We've had a couple of political knockdown-dragouts in the time I've known her. (Her mother's amiably combative, too.) She can be out-argued. I'm three times her age, twice her size, and have been butting heads this way since the Kennedy Administration. But she will not be intimidated out of the position she defends so nobly (having been indoctrinated into it by her parents and the public school system they adore). Her poise and courage are admirable. The only time I ever threw her off is when I told her (unfairly but incontrovertibly) that she'll find herself agreeing with me in another 10 years.
Lever Actionis my only nonfiction book, so far, a collection of articles and speeches I've written over the past 20 years when I was supposed to be writing novels. My daughter's friend was delighted with the gift. The next time I saw her, she reported that she'd taken it to school where one of her teachers read part of one essay to the class—and immediately proclaimed me to be … a "radical".
Of course I've been proud to wear the label since I was about my little friend's age, follower of Rand that I was, one of Heinlein's children. But it got me thinking about what I mean by "radical" and what other people seem to mean. No doubt to the teacher, I'm what my grandmother used to mean whenever she called me a "communist".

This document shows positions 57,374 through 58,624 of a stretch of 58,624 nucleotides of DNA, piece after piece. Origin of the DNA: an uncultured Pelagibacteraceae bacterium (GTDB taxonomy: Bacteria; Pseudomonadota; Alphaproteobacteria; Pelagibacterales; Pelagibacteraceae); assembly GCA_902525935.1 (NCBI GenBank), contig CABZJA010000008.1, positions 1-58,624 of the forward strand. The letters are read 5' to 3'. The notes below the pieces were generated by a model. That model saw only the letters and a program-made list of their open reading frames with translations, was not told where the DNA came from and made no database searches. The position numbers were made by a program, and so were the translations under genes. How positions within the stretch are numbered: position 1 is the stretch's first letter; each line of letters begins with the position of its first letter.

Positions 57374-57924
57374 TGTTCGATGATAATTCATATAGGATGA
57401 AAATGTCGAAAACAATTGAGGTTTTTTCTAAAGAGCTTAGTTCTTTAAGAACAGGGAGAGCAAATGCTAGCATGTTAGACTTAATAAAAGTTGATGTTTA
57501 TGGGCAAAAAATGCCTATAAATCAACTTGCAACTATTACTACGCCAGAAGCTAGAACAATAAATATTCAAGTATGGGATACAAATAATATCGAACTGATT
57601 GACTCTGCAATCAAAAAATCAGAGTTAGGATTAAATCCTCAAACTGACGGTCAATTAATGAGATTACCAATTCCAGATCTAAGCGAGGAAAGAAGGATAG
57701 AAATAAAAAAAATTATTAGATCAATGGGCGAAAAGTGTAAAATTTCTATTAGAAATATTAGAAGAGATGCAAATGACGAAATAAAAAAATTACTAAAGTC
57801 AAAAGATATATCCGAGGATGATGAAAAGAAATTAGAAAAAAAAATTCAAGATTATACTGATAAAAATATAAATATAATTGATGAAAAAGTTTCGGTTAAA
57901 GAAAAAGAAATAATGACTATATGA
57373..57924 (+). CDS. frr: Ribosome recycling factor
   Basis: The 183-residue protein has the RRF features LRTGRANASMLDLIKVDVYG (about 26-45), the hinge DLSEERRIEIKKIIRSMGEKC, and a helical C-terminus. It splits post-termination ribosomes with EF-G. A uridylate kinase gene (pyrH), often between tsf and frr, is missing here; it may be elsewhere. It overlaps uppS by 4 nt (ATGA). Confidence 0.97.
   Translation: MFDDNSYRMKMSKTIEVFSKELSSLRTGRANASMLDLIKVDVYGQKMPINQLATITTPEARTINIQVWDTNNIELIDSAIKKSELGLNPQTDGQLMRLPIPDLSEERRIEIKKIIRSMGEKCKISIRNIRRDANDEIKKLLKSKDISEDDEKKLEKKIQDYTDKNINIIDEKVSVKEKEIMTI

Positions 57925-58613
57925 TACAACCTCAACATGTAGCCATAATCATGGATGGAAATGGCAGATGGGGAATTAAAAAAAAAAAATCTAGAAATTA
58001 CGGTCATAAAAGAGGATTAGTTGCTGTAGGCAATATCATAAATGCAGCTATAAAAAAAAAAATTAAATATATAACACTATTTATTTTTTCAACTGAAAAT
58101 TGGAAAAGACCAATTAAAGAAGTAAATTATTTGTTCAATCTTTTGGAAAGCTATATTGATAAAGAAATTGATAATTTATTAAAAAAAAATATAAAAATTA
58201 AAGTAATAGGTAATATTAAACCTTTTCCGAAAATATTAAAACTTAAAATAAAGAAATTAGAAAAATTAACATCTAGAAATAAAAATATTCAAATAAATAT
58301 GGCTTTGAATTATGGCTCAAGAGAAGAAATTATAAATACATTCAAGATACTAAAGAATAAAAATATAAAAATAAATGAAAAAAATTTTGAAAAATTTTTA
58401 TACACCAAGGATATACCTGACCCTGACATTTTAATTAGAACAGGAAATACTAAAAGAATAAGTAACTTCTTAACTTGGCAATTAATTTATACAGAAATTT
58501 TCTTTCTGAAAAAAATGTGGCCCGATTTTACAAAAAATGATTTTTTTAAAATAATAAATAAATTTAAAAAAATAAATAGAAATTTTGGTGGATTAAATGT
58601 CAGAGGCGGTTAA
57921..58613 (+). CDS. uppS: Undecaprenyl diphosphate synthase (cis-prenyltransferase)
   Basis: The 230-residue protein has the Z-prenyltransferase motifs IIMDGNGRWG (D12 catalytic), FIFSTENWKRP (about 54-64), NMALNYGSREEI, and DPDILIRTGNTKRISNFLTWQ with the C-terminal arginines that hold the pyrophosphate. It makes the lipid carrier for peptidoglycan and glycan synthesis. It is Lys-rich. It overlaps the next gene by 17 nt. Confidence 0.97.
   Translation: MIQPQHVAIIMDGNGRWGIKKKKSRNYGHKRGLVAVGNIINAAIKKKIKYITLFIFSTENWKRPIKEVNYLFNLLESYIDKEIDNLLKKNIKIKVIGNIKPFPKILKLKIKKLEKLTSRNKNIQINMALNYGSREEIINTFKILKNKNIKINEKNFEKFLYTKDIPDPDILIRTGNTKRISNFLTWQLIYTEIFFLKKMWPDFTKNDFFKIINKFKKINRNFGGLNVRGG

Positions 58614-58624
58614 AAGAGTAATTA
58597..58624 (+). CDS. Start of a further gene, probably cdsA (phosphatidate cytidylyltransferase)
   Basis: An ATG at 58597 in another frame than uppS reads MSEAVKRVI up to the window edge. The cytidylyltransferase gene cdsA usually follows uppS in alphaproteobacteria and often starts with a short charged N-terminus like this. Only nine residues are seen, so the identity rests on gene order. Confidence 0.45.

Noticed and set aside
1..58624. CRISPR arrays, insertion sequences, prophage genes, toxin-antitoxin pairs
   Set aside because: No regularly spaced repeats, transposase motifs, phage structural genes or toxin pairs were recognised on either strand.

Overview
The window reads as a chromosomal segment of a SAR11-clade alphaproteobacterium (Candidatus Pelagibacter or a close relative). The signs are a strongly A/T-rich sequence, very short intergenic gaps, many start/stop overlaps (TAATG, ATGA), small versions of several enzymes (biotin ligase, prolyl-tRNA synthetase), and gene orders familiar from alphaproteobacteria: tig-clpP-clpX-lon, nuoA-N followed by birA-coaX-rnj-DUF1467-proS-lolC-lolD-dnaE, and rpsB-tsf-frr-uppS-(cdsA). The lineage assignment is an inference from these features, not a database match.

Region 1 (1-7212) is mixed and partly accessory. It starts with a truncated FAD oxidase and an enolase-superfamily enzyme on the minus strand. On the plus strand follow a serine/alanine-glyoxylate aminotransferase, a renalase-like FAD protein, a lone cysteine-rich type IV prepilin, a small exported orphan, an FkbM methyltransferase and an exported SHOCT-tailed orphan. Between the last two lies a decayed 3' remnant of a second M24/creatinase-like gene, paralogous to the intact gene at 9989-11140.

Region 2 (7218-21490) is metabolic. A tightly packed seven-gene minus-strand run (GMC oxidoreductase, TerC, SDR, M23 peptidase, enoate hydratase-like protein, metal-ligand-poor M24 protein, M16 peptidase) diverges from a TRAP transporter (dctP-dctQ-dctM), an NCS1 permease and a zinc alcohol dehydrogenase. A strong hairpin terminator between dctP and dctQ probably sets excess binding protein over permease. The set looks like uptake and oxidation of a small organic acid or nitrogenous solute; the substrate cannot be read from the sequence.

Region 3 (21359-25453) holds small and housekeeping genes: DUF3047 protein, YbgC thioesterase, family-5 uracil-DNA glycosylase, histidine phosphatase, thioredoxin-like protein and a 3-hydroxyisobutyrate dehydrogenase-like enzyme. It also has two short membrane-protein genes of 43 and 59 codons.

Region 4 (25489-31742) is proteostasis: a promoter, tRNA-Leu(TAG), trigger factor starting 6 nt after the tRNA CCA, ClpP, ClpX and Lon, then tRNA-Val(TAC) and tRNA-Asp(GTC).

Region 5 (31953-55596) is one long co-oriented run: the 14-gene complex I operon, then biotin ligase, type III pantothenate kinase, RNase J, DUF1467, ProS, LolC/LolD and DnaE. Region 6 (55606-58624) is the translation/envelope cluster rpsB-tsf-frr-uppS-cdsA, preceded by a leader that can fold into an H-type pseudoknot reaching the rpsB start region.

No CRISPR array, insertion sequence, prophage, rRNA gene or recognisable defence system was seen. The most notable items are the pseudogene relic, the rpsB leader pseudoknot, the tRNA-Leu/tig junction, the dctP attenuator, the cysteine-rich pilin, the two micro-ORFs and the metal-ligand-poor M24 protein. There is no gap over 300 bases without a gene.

I was a full-fledged Randite at that point in my life, highly annoying to others, writing a highly annoying column for the highly annoying campus paper during the highly annoying Goldwater-Johnson campaign. My grandmother had all the political acumen of a tub of Mazola oil. What she meant by "radical" was someone who is not only unorthodox (and highly annoying), but ill-mannered enough to be that way in public, embarrassing her in front of her bridge club.